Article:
Wednesday, December 5, 2007
Book Report/Bachelor Brothers' Bed & Breakfast, 1993
I gave this book by Bill Richardson to Tom on his birthday in 1997 (amazingly enough, this very date!), and inscribed it as follows:
This sounds like a real treat. "If you go there, it will be in your own time and way."
I have found myself there on four or five occasions over these ten years. Not even the love of my childhood, Little Women, has the honor to have been read that many times. When I came to choose thirteen books for the Canadian Book Challenge, I didn't think John would mind if one out of the thirteen was a re-read, not when it is one of the best books in my world. But still, when I began I kind of wondered, would the words hold me in their thrall as they have in the past? Well, yes, without a doubt. From the very first sentence, I am there. I am amongst those wonderful brothers in their heaven-on-earth, a bibliophile's bed and breakfast; a place to go and read. Not sightsee, not climb a mountain, not swim, not try fancy restaurants, but simply and wonderfully, read.
Both brothers are avid, lifelong readers. They share the oppression felt by the gentle, sometimes confused people who are their paying guests; people who see that the ratio of books available to time available is terribly skewed. Hector and Virgil think of their B & B as a way of redressing that dreadful imbalance.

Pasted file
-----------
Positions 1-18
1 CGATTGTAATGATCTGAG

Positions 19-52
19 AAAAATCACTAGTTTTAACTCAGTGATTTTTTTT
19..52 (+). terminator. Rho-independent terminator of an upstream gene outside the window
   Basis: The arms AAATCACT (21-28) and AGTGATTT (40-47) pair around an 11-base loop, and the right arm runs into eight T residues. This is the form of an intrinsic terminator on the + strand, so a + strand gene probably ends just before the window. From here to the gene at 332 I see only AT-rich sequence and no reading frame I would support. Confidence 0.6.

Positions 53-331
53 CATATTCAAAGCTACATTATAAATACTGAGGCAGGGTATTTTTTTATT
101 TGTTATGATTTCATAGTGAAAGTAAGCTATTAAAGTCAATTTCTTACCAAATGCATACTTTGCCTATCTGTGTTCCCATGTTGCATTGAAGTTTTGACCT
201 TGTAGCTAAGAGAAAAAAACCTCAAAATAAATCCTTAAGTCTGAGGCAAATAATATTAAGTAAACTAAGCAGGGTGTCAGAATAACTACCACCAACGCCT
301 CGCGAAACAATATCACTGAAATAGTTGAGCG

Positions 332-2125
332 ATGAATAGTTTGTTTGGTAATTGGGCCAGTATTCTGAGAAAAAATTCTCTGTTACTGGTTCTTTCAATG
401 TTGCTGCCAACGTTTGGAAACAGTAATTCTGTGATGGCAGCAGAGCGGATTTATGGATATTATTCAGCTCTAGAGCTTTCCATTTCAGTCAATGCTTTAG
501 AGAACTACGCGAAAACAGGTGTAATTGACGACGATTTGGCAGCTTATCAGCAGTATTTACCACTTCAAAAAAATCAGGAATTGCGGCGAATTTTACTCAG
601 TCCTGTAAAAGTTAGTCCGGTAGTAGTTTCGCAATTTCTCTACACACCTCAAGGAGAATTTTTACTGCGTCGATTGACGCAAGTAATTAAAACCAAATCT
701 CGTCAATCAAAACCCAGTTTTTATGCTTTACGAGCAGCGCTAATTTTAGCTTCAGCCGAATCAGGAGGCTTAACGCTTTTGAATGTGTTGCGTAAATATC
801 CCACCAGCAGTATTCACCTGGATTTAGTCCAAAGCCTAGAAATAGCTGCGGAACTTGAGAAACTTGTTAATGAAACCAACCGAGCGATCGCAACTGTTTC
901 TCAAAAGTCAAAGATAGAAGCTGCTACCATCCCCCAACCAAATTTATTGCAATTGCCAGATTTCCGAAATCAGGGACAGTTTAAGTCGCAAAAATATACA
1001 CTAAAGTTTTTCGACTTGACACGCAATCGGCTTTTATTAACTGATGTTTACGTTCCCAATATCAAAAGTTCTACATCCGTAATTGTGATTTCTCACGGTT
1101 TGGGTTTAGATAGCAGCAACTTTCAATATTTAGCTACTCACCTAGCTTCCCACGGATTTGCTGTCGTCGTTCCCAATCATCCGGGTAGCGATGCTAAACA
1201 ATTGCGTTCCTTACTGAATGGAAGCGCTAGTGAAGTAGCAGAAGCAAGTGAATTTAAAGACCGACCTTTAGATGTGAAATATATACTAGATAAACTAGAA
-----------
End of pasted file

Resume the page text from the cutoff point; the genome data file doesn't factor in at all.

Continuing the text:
This book is told in a few different ways. There is the straightforward way, which alternates between the voices of the two brothers, as they tell a present day story or a tale from the past. Then there are chapters of lists: The Top Ten Authors Over Ten Years at the Bachelor Brothers' B & B, Virgil's List of Books for When You're Feeling Low, and Hector's List of Favourite Authors for the Bath. And there are guest book signings. We read the person's first name, and then that guest's story. These are so heartfelt and very interesting.
At one point a guest is talking about Jane Austen's "still, quiet, ironic voice," and I found that the words describe exactly how I feel about this book:
I have never tired of it, and there are not many things in a life that endure so shiningly.
A lovely way to nearly complete a year of reading, and indeed the book ends in this way:
The only sounds will be the scratching of my pen on this paper and the slight coughing of these three candles, these three dwindling magi, each one carrying a gift of gold, each small light shining as the earth rockets through space, spinning away from the year's darkest day, spinning towards a new year when anything might happen, and everything most assuredly will.